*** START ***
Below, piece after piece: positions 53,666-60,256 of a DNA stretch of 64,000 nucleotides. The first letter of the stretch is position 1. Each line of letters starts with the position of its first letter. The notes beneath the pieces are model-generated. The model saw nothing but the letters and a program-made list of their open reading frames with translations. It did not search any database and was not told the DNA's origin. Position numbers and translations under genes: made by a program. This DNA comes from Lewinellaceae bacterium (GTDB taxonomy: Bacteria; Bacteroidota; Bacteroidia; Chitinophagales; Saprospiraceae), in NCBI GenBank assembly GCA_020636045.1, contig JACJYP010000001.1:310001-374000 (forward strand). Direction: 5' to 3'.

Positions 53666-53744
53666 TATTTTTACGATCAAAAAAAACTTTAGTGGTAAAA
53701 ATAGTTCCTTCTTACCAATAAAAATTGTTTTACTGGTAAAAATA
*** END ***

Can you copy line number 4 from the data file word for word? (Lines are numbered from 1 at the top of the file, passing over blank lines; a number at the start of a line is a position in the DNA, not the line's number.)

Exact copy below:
53701 ATAGTTCCTTCTTACCAATAAAAATTGTTTTACTGGTAAAAATA